Kantner and Slick were now parents; I do like that they still had enough of a sense of humor to name their 1973 non-Airplane/Starship record Baron Von Tollbooth and the Chrome Nun; Kantner’s Teutonic temperament had always been one of the sources of contention within the band. The band officially ended in 1972, to eventually evolve into the various Starship iterations. They did some reunion gigs in 1989, and (I didn’t know this strange fact) both Kantner and Signe Anderson died on January 28, 2016. Dryden died in 2005.

The Starship continues, with Chicago-area singer Cathy Richardsonably filling Slick’s sandals. Hot Tuna continues to perform.

You can watch the Woodstock performances here:

Once you’re there, I think you’ll find several more videos from their Woodstock set.

This post is reprinted from News From The Trenches, a weekly newsletter of commentary from the viewpoint of a working musician published by Chicago bassist Steve Hashimoto. If you’d like to start receiving it, just let him know by emailing him at steven.hashimoto@sbcglobal.net.

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Steve Hashimoto

 

Write-up from C’dale Times

3 Aug

Here’s an article Carbondale Times ran about Dorothy and me back in June. We appreciate it, and like the new merging of Carbondale Nightlife with Carbondale Times.

The McDaniels make downtown Carbondale debut at PK’s

By Dakota Holden

updated: 6/22/2018 5:44 PM

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The McDaniels will make their debut at PK’s in Carbondale June 23. The blues and rock will start at 9 p.m.

The McDaniels are Kent (guitar, vocals) and Dorothy McDaniel (bass).

Kent McDaniel originally performed in Carbondale in the 1970s with The McDaniels Brothers Band, splitting shows with Shawn Colvin, opening for Earl Scruggs, and often sharing the stage with Tawl Paul. The McDaniel Brothers were a PK’s regular, playing every Thursday night until Kent moved out the region.

Kent moved to Chicago in 1980. He tells Nightlife he bumped into Dorothy riding the train into the loop. She was going to her oboe recital, and he was on his way to see Koko Taylor. They decided to attend both events with each other. They later married and started a family of their own. They have been playing music together ever since as The McDaniels. In the past year, they both moved to Carbondale.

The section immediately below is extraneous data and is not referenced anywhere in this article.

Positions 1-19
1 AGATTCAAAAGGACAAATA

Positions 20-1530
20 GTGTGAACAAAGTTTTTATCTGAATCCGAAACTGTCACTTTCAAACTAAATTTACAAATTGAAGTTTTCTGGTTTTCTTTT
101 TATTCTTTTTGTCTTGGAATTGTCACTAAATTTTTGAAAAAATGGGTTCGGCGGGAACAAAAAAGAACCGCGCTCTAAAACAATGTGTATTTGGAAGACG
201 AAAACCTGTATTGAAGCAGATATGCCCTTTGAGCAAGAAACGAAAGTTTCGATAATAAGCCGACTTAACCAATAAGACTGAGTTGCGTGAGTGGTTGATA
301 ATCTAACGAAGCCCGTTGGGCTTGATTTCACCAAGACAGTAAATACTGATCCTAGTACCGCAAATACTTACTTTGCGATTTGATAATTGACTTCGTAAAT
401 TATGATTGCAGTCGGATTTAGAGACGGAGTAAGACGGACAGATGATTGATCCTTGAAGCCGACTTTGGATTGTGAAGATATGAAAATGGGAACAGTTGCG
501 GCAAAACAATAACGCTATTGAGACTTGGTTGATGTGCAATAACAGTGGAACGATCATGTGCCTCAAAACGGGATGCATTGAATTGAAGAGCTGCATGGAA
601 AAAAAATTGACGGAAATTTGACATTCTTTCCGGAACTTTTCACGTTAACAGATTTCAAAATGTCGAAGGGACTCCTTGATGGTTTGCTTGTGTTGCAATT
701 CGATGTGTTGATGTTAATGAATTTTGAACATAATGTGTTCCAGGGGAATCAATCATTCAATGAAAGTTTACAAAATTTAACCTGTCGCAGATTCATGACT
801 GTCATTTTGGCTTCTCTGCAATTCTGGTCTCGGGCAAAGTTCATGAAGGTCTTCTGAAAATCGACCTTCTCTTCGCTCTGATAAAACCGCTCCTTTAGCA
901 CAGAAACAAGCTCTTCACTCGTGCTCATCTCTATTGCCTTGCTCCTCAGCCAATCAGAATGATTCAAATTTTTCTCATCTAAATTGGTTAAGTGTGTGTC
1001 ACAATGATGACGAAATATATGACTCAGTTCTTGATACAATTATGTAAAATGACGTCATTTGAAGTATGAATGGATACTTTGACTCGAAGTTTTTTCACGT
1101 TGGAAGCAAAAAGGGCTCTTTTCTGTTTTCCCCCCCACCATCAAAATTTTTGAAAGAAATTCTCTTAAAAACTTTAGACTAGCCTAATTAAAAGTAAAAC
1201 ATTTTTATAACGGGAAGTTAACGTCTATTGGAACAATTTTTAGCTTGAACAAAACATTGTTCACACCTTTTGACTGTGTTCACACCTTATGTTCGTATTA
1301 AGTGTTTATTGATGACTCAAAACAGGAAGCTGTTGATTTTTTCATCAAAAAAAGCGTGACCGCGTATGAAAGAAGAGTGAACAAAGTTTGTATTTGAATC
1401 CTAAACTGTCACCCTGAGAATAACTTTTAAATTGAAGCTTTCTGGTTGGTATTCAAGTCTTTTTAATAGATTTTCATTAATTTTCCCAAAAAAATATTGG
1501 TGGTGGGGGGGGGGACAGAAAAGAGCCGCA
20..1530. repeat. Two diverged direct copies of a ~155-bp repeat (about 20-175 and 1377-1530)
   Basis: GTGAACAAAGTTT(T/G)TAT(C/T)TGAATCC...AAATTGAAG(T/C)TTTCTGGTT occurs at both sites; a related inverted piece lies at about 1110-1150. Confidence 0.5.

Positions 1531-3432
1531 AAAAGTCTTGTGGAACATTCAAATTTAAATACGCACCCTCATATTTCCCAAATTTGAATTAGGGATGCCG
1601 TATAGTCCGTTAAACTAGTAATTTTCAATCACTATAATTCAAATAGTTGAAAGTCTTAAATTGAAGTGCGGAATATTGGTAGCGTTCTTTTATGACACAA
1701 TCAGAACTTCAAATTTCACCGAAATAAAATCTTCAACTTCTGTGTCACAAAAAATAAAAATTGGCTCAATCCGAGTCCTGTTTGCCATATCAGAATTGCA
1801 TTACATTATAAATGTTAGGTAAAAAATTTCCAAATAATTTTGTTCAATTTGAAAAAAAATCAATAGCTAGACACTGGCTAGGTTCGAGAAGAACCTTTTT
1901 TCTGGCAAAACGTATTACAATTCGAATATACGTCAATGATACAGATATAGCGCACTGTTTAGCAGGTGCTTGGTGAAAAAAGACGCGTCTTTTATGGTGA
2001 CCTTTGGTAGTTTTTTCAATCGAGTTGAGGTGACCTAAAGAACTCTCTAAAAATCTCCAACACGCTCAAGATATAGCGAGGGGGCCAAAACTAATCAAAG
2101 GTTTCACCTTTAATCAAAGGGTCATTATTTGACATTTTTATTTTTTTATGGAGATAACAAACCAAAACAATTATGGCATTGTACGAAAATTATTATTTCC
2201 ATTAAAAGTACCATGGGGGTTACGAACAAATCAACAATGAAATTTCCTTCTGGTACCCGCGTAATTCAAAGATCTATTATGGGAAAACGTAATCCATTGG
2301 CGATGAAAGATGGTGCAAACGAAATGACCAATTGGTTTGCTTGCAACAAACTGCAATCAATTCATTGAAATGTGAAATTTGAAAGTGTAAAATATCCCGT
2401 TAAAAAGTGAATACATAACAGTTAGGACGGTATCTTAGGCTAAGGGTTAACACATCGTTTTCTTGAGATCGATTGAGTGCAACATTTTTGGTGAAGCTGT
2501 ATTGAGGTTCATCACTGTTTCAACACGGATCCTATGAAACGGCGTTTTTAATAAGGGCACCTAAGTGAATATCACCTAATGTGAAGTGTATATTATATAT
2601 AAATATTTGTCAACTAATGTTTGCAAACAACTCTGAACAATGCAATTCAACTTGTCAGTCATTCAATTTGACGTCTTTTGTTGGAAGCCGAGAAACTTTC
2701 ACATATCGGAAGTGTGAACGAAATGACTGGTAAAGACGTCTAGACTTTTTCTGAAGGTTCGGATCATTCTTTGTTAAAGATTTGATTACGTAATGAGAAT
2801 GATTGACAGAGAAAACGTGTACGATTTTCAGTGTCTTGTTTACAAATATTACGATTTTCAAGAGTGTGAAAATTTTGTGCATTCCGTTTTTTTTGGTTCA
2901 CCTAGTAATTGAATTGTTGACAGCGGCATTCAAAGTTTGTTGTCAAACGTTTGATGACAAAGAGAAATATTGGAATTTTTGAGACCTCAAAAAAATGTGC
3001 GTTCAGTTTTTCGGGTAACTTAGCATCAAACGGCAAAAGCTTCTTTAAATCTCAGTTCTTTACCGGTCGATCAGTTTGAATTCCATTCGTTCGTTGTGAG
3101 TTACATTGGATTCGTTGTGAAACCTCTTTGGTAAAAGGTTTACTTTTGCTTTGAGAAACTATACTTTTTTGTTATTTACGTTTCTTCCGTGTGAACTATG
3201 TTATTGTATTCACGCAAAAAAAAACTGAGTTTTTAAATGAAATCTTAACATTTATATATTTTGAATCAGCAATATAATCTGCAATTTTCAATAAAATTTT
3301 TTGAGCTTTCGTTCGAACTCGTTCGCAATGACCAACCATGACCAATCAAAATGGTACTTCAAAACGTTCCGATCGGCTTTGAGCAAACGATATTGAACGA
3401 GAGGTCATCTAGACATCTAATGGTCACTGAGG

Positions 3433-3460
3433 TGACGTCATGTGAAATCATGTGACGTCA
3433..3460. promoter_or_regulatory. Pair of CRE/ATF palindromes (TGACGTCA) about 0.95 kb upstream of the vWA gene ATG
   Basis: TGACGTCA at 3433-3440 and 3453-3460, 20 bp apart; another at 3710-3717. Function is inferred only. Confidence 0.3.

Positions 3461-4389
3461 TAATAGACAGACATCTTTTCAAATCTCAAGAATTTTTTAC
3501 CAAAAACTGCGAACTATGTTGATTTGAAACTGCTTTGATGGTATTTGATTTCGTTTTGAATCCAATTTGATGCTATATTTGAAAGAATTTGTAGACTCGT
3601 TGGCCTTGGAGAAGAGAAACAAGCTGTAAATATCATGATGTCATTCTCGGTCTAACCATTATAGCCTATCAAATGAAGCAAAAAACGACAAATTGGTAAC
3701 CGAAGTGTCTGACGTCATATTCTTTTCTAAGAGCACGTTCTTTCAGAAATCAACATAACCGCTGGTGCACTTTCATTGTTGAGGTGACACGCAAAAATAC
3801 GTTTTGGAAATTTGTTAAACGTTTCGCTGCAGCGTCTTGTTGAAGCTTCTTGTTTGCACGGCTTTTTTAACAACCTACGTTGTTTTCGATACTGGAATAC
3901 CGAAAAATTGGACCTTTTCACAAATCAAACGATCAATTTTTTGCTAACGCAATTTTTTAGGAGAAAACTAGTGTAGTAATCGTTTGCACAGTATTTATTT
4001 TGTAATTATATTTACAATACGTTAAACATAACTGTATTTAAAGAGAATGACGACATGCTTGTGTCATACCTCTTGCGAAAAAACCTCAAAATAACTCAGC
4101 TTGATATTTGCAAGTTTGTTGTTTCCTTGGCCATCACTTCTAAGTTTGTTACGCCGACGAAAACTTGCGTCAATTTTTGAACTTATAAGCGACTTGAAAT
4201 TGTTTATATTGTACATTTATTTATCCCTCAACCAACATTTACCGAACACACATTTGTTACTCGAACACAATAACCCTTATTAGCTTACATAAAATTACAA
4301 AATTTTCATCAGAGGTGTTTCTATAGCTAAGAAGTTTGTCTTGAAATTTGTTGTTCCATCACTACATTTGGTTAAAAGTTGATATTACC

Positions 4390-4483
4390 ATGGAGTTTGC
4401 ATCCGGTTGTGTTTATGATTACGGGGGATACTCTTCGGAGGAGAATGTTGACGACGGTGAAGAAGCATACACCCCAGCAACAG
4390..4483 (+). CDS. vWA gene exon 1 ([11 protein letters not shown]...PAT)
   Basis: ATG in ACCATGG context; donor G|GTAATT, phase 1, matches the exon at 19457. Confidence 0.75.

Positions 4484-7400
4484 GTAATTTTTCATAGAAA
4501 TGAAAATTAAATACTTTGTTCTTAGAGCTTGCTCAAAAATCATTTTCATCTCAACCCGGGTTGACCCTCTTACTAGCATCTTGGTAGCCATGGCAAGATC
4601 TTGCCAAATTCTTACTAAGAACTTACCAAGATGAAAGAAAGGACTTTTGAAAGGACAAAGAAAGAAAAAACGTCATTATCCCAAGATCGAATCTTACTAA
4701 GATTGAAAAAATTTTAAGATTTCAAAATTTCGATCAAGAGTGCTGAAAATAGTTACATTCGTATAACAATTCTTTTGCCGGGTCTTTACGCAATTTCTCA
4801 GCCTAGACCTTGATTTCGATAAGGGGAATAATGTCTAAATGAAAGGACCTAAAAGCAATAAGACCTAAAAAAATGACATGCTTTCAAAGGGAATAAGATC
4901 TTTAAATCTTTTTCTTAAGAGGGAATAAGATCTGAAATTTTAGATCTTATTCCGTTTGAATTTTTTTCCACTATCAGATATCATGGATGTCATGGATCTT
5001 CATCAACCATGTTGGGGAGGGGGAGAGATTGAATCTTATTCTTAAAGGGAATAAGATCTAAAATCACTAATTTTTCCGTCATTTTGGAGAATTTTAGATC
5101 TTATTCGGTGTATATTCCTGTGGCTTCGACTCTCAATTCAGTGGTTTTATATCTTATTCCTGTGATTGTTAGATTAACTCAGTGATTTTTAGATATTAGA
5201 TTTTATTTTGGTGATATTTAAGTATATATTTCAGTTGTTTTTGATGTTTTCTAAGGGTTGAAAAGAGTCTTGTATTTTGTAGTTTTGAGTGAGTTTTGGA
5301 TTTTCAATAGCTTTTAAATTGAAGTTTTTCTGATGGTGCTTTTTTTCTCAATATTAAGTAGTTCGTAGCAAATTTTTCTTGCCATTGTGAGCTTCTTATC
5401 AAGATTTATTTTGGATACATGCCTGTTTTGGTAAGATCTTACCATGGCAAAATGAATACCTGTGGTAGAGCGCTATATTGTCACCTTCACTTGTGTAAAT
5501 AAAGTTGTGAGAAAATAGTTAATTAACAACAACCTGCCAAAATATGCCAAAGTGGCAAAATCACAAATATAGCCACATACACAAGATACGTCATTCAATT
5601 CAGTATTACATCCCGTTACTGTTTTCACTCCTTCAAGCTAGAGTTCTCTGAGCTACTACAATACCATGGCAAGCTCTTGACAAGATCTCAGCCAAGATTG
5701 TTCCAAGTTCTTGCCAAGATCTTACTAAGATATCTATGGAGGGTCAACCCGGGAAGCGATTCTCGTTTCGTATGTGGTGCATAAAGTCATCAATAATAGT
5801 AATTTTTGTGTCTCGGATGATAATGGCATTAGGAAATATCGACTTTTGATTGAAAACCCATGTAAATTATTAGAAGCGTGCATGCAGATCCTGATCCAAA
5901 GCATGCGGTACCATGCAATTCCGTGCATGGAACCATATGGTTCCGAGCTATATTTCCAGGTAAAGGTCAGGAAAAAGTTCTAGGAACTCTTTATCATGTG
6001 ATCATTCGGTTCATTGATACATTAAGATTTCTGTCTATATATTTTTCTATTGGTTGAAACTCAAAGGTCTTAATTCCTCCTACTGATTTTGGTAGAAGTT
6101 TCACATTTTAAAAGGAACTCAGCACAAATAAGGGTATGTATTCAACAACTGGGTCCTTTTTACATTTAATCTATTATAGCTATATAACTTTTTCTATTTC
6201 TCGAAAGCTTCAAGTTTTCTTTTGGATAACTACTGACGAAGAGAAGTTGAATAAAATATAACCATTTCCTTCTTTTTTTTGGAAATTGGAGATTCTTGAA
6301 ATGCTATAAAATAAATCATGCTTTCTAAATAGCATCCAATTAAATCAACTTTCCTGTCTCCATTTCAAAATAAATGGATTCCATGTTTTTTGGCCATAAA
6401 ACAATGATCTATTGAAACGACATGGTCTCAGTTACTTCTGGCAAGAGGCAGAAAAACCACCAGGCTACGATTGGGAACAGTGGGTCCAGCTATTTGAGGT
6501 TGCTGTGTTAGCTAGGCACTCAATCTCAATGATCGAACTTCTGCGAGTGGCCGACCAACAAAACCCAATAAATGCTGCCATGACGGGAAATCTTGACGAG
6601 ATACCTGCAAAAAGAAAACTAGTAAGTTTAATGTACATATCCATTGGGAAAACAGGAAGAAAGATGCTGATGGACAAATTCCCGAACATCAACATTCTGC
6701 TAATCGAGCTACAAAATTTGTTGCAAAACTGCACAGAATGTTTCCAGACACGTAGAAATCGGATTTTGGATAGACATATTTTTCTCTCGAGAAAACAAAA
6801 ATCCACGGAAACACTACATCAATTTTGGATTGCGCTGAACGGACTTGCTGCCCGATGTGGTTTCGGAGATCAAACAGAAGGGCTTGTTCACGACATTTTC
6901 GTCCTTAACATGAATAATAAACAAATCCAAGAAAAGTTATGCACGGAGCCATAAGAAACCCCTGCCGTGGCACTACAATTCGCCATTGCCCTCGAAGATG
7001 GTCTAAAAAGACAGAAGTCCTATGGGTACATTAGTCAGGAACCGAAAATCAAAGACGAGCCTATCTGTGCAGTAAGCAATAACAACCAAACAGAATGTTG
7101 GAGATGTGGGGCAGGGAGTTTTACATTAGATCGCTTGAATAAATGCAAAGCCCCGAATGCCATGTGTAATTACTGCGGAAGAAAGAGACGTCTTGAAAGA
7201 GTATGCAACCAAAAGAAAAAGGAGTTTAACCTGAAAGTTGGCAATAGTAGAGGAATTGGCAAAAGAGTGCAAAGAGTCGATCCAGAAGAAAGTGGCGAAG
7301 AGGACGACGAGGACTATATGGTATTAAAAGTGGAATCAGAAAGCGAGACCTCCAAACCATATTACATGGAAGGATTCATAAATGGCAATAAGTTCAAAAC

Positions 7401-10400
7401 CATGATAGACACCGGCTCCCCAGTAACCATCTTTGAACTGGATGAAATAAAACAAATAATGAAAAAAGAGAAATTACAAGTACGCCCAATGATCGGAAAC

“No matter where I lived, I have always searched for a place that felt like home,” Kent says. “When I moved back to Carbondale, it finally felt like home.”

Since their return, they have hosted and performed on WDBX, played small shows at Tres Hombres and Celebrate 618, and now PK’s for their first full-length show.

The McDaniels have an interesting combination of influences. Dorothy grew up playing with a strong classical background, teaching Kent theory and how to read sheet music. In return, he taught her the art of improvisation and memorization of music.

The McDaniels have been working with Jim Foerster at Mole Hole Studios on new music and are excited to release their recordings. Their song “When the Blues Come Knocking” features B.B. King-style rhythms and tasteful leads as well as beautiful background vocals.

The McDaniels’ debut will feature guests including Stick Gilbert (percussion), Lew Hendrix (banjo) and Tawl Paul. It also happens to be Kent McDaniel’s birthday that night, so make sure to give a proper Carbondale welcome.

Music is available through kentmcdaniel.bandcamp.com.

Who: The McDaniels

When: June 23

Where: PK’s

Ghost Riders in the Sky

24 Mar

Sky 3I recorded a version of “Ghost Riders in the Sky” (see icon below). I always thought the song was interesting  but never bothered to learn it. Then my friend Tony Weisskopf wrote a parody of it called “Ghost SFPAans in the Sky,” and once at a party during ContraFlow I told her I’d record it. Which I eventually did. When we finished it, I thought the music sounded interesting, like a spectral stampede across the sky. I decided to record the actual lyrics to the music as well as Toni’s parody. The result is below.

 

 

GHOST RIDERS IN THE SKY